The American Bankers Association has submitted a comment letter in response to the CFPB’s request for information regarding consumer access to financial information.

The ABA observes that while larger institutions have the resources to develop secure portals and the ability to impose privacy and data security requirements through contractual provisions negotiated with aggregators, community banks typically lack the resources to negotiate directly with aggregators.  Accordingly, the ABA makes a series of recommendations for how the CFPB can use existing regulatory authorities to close regulatory gaps and ensure that consumer financial data is accorded baseline privacy and security protections regardless of where the data resides.  Such recommendations include:

  • The CFPB should clarify that data aggregators are “financial institutions” subject to the requirements of the Gramm-Leach-Bliley Act that apply to financial institutions under the FTC’s Safeguards Rule and the CFPB’s Regulation P.  Clarification that aggregators fall within Regulation P would mean that aggregators would be required to provide disclosures to consumers about how they collect, store, and share consumer data and how it is safeguarded.  With regard to the safeguards rule, in addition to urging the CFPB to work with the FTC to clarify the rule’s coverage of data aggregators, the ABA also urges the CFPB to encourage the FTC to revise the rule to require notice to consumers when a breach occurs and to require notice to the financial institutions that created the data involved.
  • The CFPB should clarify that data aggregators providing electronic fund transfer services are “service providers” under the EFTA  and are liable for unauthorized electronic fund transfers.
  • The CFPB should subject data aggregators to CFPB supervision by adopting a rule to define  “larger participants in the market for consumer financial data.”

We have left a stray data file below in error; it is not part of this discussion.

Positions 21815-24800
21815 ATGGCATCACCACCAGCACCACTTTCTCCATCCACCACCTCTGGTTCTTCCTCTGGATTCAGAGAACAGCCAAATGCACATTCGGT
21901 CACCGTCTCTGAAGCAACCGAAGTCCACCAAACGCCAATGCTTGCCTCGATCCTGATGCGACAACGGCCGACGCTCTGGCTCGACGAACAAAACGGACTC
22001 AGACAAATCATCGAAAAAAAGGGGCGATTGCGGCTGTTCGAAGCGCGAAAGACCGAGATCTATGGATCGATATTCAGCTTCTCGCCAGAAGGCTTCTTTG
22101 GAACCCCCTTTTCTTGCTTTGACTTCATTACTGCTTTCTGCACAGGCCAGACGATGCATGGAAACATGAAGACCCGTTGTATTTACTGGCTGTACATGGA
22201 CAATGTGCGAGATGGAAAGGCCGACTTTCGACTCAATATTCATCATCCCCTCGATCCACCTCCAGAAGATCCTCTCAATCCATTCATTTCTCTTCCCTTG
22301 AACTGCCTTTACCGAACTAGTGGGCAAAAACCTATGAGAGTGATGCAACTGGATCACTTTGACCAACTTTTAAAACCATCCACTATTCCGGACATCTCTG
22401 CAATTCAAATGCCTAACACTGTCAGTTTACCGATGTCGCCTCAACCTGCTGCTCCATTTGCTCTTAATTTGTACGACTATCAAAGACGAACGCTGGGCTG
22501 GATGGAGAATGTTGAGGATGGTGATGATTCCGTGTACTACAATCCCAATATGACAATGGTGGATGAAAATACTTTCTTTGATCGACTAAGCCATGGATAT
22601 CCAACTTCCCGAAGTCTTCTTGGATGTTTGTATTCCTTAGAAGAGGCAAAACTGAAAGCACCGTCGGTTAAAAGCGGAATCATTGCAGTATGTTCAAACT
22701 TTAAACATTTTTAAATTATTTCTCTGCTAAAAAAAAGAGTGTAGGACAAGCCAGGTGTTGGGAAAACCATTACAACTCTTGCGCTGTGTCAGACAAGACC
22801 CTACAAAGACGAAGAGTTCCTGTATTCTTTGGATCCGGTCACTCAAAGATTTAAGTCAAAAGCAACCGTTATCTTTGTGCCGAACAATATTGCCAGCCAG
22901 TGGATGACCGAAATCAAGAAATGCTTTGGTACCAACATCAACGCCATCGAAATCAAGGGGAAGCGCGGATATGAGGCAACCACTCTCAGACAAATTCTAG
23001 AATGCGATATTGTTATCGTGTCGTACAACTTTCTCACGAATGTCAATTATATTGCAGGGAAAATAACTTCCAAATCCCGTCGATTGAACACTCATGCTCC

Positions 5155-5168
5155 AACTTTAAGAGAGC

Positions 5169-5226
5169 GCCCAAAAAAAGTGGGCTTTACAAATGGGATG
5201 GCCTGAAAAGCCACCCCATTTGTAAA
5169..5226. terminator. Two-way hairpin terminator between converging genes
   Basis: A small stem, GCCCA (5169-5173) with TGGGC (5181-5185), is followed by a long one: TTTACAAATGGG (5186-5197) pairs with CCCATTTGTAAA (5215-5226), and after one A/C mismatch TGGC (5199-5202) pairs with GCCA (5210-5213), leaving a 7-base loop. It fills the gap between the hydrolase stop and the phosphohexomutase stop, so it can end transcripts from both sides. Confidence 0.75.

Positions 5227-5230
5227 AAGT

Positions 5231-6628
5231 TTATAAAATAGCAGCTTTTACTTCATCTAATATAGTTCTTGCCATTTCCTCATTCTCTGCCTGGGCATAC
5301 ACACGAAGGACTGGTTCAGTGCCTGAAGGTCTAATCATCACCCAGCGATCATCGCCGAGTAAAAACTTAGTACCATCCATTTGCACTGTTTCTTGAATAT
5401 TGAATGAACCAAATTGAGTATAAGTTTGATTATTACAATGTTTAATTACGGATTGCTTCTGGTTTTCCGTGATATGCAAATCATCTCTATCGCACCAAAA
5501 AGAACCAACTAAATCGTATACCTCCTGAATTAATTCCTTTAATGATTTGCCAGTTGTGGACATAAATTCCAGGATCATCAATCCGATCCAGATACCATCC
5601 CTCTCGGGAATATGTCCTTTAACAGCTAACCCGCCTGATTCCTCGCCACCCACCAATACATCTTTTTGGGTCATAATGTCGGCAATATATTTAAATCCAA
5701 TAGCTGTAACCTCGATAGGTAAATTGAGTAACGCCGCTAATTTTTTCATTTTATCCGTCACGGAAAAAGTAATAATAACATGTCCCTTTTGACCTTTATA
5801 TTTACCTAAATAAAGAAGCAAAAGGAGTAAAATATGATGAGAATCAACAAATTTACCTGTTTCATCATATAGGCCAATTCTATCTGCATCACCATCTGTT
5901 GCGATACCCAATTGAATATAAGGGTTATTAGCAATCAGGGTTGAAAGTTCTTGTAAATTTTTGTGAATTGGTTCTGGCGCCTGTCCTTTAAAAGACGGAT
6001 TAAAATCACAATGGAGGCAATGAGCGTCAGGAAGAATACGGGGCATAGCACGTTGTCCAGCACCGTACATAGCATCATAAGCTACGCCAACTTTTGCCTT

• The CFPB should prescribe rules to ensure that the features of data aggregation products and services are adequately disclosed by using its authority under Dodd-Frank Act Section 1032 to “prescribe rules to ensure that the features of any consumer financial product or service…are fully, accurately, and effectively disclosed to consumers in a manner that permits consumers to understand the costs, benefits, and risks associated with the product or service, in light of the facts and circumstances.”

In addition to the above regulatory actions, the ABA urges the CFPB to launch a consumer education campaign to inform consumers about the risk, responsibilities, and choices associated with the use of data aggregation products and services.

The ABA’s letter was among 71 comment letters submitted on the RFI.  Commenters included a variety of financial institutions, other trade associations, data aggregation companies, and consumer groups.

On March 16, 2016 from 12:00 p.m. to 1:00 p.m., Ballard Spahr attorneys will hold a webinar, “CFPB Launches Inquiry Into Challenges Consumers Face in Using and Securely Sharing Access to Their Digital Financial Records.”  Click here to register.